It’s a year since the #TheShowMustBePaused movement saw the music industry down tools for the day to think about racial justice and inequality, and to make plans for the music industry’s future. Sparked by the murder of George Floyd in Minneapolis, the campaign led to all three major labels setting up racial and social justice funds: $100m apiece for WMG and Sony Music, and $25m for UMG.
A year on, Vice has been asking how much of that money has been paid out to the charities and other organisations the funds were planning to support. The answer? “Warner’s fund has paid out $5.2 million in donations, a representative for the fund told Vice. Universal’s fund has paid out ‘close to $5 million,’ a company representative told Vice. Sony’s fund has paid out $25 million, a company representative told Vice’.”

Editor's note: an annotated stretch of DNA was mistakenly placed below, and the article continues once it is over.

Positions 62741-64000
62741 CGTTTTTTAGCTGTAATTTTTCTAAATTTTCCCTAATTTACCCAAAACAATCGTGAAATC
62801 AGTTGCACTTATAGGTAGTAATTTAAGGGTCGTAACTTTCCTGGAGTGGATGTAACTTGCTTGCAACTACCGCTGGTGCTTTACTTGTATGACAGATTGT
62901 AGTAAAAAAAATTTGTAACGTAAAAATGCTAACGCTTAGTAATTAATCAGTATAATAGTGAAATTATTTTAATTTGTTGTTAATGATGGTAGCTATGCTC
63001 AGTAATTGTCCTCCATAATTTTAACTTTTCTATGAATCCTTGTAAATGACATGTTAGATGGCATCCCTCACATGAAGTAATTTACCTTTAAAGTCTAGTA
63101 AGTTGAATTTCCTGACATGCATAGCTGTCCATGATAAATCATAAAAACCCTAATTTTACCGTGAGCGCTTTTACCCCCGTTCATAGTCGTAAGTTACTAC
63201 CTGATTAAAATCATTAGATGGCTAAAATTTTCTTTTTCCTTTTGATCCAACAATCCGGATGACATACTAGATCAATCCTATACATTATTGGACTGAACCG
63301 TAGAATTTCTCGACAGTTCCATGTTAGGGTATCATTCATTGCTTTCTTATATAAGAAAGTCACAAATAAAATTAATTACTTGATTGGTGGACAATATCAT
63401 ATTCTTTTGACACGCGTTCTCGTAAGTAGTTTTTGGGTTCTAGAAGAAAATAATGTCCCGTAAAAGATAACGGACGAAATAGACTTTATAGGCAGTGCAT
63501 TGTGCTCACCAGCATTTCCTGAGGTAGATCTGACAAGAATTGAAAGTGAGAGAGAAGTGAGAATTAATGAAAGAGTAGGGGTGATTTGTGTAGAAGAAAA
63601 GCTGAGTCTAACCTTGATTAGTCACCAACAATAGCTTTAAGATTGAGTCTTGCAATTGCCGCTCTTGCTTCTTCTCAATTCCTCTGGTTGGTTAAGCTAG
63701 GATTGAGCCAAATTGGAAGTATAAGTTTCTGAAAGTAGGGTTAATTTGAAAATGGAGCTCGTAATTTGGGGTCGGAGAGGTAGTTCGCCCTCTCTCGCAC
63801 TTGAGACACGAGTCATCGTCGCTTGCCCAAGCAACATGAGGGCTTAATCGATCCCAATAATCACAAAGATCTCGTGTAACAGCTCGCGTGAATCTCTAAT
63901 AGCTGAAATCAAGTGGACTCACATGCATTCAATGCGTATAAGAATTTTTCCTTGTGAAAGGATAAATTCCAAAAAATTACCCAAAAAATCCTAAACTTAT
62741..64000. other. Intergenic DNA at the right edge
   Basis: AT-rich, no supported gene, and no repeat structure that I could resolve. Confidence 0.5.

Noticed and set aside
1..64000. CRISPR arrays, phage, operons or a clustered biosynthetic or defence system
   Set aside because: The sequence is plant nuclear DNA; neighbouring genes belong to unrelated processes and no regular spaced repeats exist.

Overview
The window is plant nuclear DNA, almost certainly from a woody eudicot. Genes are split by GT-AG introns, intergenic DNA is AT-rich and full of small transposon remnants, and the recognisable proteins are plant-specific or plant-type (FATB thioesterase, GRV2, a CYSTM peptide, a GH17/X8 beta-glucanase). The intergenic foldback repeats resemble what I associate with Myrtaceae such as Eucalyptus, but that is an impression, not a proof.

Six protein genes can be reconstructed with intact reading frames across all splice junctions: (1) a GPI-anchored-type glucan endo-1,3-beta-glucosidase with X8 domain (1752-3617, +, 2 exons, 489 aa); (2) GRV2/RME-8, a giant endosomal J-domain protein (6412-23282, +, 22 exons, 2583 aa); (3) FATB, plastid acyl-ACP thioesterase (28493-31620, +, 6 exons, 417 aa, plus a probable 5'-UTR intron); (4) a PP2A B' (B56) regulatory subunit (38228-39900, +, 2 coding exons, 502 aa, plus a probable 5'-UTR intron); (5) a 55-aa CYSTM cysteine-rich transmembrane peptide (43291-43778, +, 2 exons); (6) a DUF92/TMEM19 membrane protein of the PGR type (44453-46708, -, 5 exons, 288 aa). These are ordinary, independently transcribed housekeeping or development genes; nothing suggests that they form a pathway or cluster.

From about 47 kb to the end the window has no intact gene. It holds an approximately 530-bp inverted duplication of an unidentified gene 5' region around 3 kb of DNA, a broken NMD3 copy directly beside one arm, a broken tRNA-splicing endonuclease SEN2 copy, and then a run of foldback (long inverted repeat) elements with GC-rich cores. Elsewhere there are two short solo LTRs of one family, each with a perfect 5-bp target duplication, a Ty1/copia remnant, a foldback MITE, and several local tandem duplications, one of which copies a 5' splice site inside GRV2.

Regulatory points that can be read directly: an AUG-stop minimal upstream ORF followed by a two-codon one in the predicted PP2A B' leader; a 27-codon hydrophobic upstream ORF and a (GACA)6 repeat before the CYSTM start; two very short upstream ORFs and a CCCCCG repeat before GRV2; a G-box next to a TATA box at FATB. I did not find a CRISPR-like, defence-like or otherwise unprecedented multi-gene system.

That’s around $37m: around 16.4% of the promised total. The caveat to which, explained in the piece, is that the three labels did not specify a deadline by which they expected to have donated all the funds – although WMG has since said that it will be investing its over 10 years.
Executives running or involved with all three funds are interviewed in the article, stressing that their commitments are designed to be meaningful and long-term – “actually empowering the community” in the words of Dr. Menna Demessie, executive director for UMG’s Task Force for Meaningful Change. “We’re talking about literally generations of racism and systemic racism and power dynamics. This work is very deep, and it has to be thoughtful,” is how Yvonne Moore, who works with WMG’s fund, put it.
It’s an important moment to check in on the big announcements from a year ago, just as it is to explore what progress has been made on the other promises made in the wake of #TheShowMustBePaused – on creating more diversity, equality and equity within the music industry itself.